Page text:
Ralph
No time for a real review, as usual. Short Version: Informative and well-written. Not an academic treatise, but instead written for those who follow the news closely, but would like a little more insight. Invaluable for presenting important distinctions typically glossed over in standard news and feature coverage (especially the difference between Islamism and Jihadism).
Paul
An interesting, and surprisingly impartial, book speculating on what it takes to spur some religious people to wage war in the name of God, or to use the language of the book, to wage a 'cosmic war'.

Far from concentrating solely on one religion, Aslan is clear to include religious extremists from Judaism and Christianity and how their bleiefs manifest themselves on their surroundings.
The focus for the majority of the book is understandably on Islam which has itself been often scapegoated as bein...more
Emma Sea
Enlightening and fascinating. This put in one corner piece and a big section of cloudy sky in my understanding of 21st century globalization.
Ken Emery
I found this book interesting thought-provoking and certainly relevant, but I didn't enjoy it as much as No God but God.
Paul
Clocking in at a brisk 175 pages (not counting citations and an index) the thesis of Reza Aslan's "How To Win a Cosmic War" can be boiled down to this: Until the United States stops framing the War on Terror in the same "good versus evil" terms as the violent jihadists we are fighting, we can never prevail. Thankfully, Aslan does flesh it out a bit more than that. Engaging in tone and quite readable, Aslan offers a condensed version of the history of mankind's "Cosmic Wars," those fought with th...more
Mark
Following the attacks of 9/11, anger eventually led to confusion about who it was and why it was that they hated America enough to commit such savagery. This book, written by an American Muslim from Iran, does an excellent, and I feel, balanced job of putting all of the pieces of the jigsaw puzzle, that is the Middle East, into place. The difference between Islamists and Jihadists is explained, while the similarities among all of the players, including nation-states and the three involved major...more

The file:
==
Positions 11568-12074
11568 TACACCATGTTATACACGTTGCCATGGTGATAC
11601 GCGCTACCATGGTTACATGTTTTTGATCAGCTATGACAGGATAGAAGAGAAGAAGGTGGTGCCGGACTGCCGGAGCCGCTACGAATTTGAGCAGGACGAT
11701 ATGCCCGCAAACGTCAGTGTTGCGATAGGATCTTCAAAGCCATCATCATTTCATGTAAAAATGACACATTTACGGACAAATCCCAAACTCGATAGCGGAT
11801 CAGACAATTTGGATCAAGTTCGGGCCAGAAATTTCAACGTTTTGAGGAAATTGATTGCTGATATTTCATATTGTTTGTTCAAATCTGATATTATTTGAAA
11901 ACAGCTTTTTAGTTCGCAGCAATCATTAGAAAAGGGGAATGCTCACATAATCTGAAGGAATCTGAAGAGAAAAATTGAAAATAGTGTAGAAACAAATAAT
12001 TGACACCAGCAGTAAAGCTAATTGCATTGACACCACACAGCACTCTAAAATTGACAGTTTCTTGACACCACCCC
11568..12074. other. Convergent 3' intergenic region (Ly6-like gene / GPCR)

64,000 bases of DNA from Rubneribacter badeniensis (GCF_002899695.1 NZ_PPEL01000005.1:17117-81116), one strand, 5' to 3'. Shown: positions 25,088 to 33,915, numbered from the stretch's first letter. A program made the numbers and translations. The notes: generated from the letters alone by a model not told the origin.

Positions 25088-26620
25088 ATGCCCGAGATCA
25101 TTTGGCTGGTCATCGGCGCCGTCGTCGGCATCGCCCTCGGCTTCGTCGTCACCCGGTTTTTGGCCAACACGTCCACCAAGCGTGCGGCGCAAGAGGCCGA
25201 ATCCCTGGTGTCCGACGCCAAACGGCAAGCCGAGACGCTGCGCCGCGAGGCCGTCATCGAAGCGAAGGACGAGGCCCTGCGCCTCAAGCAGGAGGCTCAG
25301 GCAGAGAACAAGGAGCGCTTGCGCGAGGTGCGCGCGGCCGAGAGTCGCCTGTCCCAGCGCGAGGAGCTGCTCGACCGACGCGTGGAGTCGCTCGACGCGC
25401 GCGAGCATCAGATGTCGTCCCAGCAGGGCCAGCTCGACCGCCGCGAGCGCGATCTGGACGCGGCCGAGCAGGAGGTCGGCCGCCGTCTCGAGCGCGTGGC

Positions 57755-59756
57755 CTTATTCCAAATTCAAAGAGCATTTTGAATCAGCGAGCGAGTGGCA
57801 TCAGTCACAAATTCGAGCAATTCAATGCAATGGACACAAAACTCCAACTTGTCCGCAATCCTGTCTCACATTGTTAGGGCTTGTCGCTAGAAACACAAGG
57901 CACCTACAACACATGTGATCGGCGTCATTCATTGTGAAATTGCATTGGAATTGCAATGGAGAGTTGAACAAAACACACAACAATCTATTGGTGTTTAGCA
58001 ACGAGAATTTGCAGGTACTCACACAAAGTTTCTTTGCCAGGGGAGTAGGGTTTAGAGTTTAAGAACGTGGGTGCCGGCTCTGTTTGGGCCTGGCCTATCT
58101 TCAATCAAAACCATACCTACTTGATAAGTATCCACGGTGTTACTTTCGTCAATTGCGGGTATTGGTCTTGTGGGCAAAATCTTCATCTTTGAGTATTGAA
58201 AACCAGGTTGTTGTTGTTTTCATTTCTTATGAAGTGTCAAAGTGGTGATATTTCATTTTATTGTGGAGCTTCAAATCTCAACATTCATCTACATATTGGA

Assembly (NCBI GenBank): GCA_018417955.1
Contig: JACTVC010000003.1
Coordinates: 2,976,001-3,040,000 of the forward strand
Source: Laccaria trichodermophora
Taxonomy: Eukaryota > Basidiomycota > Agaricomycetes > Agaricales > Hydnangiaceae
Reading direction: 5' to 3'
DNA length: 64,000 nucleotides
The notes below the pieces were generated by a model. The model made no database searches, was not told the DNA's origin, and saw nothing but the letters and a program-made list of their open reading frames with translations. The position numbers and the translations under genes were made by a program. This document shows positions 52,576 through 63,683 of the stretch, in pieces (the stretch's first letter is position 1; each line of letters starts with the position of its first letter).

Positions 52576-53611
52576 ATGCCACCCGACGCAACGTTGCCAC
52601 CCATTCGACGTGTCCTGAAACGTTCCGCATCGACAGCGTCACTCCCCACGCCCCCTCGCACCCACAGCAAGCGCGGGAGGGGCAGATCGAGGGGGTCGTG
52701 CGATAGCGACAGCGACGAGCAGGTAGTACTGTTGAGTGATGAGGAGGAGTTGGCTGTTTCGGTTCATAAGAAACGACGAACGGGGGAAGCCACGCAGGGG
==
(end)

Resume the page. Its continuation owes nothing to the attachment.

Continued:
Ron
A facetious reviewer might subtitle this book "How I Learned to Stop Worrying and Love Islamism." I won't, because I'm not sure whether even a panel of experts on the book's subject could agree on how many stars to give it. In its favor, the book is a short, easy-to-read 173 pages asserting first a difference between Islamism and Jihadism and looking at a history of religious-inspired social movements from Masada to the present (not in that order).

Aslan devotes key parts of his analysis to the m...more
Nitya Sivasubramanian
All through history, violence has been carried out in the name of religion. Although we would like to think that those dark days are behind us, Reza Aslan reminds us that when we continue to use language that used to be reserved for religion to describe political issues, we continue to participate in intrinsically unwinnable religious wars. In his usual straightforward prose, Aslan focuses on this as the reason that "The War on Terror" of the last decade has been such a morass. Peeling away the...more
Muhammed
Excellent introduction to radical religious mindsets in Judaism, Christianity and Islam by Reza Aslan author of the popular new revisionist biography of Jesus, "Zealot". Written in a engaging narrative style (as well as a scholar of religions Reza Aslan also teaches creative writing)the book combines history, contemporary analysis and personal anecdotes to offer a brief, insightful overview of the subject. Aslan also wishes to offer solutions, and suggests the only way to combat radical religiou...more
Bryan
I saw Mr. Aslan at a book reading in Portland before I read this book. That was a mistake. This book was an excellent review of the fight groups like al-Qaeda are trying to make. It was also excellent in distinguishing the groups, like al-Qaeda, a global organization with no political goals save from war to bring about the end of the world, from groups like Hamas or the Taliban, which are largely nationalist groups with political agendas.

While Mr. Aslan does insert his domestic, political belief...more
GeekChick
It kills me to give this book only two stars. Overall summary: It's good, but it's no "No God but God."

The purpose of this book is to explain several aspects of the "war on terror:" how we (Bush) played into the jihadists' hands; who exactly is attracted to Jihadism, why, and how; how Christianity engages in its own Cosmic War rhetoric; and so forth.

Aslan is a great writer. But honestly, this book would have been a little more timely a few years ago. Especially with Obama in office and the "us o...more
Dana Woodaman
One of the best things I have read in quite some time on how to defeat those in this world - be they Muslim, Christian Jew or whatever religion - who think that only they know the word of God and that all who disagree with them should be killed.